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How to Abandon Fear of Open Water Swimming

Open Water Swimming

Even though many people fear open water swimming, it is one of most fascinating, enjoyable and liberal water activities that one can ever participate in. Despite its many health benefits, researchers have found out that open water swimming causes fear among people for different reasons: fear of meeting with large fish, fear of being hit by experienced swimmers, fear of swallowing water, fear of the waves, or just fear of the unknown. Whatever the reason is, you should do your best to overcome it if you really need to become an excellent swimmer.


The following are some of the best ways through which you can overcome fear of open swimming:


1. Test the Waters

Before you begin your training session or swimming race, it is very advisable to test the waters by checking the temperature, depth, and clarity. One of the best ways of testing water temperature is by using an underwater thermometer. Before you start testing the waters, you should walk along the shoreline in order to familiarise yourself with the beach, river bed or lake. If you are preparing for a race, you can get in the water for a warm up before the actual race begins. This not only allows you to get used to the water, but also makes you mentally prepared.


If you are intending to wear a wetsuit, make sure that you get in the water when the temperature is not too warm in order to avoid overheating. If the temperature is above 70°, do not get inside the water with a wetsuit. Instead, put on your ordinary swimsuit. Even though wetsuits are meant to create warmth in cooler waters, you should be very careful when going to swim in very cold waters, especially in Canada, Pacific Northwest, or the Northeast.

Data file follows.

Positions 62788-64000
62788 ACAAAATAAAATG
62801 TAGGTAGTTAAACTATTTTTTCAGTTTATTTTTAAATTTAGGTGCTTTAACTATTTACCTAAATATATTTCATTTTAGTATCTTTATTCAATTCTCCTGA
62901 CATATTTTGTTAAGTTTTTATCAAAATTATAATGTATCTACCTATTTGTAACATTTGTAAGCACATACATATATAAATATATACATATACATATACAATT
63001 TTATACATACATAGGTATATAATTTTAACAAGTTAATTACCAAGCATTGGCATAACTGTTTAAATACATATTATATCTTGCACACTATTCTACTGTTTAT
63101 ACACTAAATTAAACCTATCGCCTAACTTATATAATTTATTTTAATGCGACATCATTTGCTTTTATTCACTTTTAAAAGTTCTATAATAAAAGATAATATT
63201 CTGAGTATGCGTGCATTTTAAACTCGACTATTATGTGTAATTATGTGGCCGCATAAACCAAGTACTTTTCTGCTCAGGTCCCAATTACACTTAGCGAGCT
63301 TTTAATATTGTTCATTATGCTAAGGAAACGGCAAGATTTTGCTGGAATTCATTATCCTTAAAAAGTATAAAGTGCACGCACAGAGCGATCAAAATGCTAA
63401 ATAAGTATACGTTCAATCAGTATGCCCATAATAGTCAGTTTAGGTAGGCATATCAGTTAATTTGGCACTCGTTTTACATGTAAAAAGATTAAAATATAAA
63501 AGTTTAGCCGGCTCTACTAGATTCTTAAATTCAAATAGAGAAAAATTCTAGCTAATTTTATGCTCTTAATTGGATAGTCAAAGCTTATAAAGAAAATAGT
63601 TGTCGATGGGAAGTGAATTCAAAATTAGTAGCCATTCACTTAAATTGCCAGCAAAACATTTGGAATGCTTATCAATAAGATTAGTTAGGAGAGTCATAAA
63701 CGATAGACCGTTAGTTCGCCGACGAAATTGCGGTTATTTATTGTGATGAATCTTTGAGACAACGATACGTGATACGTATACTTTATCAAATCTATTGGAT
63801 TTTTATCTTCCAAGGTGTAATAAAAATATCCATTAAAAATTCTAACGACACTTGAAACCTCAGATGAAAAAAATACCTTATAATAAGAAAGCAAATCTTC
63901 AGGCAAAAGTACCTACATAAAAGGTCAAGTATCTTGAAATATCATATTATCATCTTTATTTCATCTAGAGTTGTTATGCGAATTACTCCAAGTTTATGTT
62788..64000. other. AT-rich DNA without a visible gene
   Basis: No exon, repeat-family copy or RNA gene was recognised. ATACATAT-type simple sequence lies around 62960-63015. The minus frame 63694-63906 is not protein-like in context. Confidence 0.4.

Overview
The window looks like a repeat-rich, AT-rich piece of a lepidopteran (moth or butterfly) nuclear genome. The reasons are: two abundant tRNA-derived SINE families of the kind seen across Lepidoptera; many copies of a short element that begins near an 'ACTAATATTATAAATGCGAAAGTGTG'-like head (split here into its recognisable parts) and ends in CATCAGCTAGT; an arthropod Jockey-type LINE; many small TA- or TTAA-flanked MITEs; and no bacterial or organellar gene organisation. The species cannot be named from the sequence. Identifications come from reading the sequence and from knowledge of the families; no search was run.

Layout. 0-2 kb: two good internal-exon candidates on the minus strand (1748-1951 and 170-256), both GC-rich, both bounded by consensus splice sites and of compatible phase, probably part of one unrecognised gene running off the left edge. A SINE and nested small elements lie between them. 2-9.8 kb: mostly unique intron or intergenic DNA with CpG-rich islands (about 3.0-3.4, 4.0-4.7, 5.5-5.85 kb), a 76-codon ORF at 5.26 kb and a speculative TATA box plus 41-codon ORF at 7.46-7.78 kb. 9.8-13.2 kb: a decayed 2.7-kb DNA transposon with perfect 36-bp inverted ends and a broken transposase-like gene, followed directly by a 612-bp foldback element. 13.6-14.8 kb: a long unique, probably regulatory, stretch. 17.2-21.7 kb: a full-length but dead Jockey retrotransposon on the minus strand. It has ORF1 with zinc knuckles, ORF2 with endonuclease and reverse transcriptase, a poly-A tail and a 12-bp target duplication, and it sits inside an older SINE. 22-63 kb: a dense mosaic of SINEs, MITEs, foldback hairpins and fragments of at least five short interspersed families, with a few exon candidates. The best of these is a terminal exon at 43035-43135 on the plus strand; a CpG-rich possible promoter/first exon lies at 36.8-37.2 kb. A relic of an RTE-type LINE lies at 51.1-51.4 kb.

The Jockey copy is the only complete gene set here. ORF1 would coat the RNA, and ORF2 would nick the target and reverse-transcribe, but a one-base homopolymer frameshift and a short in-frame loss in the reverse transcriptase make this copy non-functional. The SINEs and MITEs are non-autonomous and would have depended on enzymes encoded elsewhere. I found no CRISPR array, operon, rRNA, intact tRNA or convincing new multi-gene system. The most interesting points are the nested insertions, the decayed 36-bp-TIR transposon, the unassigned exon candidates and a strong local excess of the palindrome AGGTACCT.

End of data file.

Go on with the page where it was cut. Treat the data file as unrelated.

Pro Tip – Kerri-anne Payne. “Before you take up Open Water Swimming events, get a taste for what swimming in natural water is like”.


2. Stay Calm

It's perfectly normal for a beginner to feel a little nervous during an open water swim. Being surrounded by a large number of swimmers, the tangling of legs, and the splashing of waters can be overwhelming and you'll need to overcome this. All you need to do is to stay calm and focus your mind on what you are doing or what you intend to do. Once you begin swimming, the chaos will fade away as the swimmers spread out. Even though you might not want other swimmers close to you, do not demonstrate your anger or frustration by pushing or kicking them away. Just stay focused and swim to your level best.


Pro Tip – Kerri-anne Payne “Embrace nerves before a race as its part of the process of your body getting ready for a swim, don’t question your training”.

3. Watch Where You are Going

One of the most common challenges normally faced by swimmers is navigating the swim. As opposed to swimming in a pool, there is no black stripe or line running at the bottom of the sea, ocean, or lake to guide you. This makes it very easy for you to lose your way.


One of the best ways of maintaining a straight line is by lifting your head and sighting a particular point or landmark. You can identify a tall building, a tree, or a water tower. Once you have identified your point of focus, you simply need to lift your head every few minutes to look at it. By doing this, you will find that you are swimming in a straight line and hopefully doing better than other swimmers or competitors.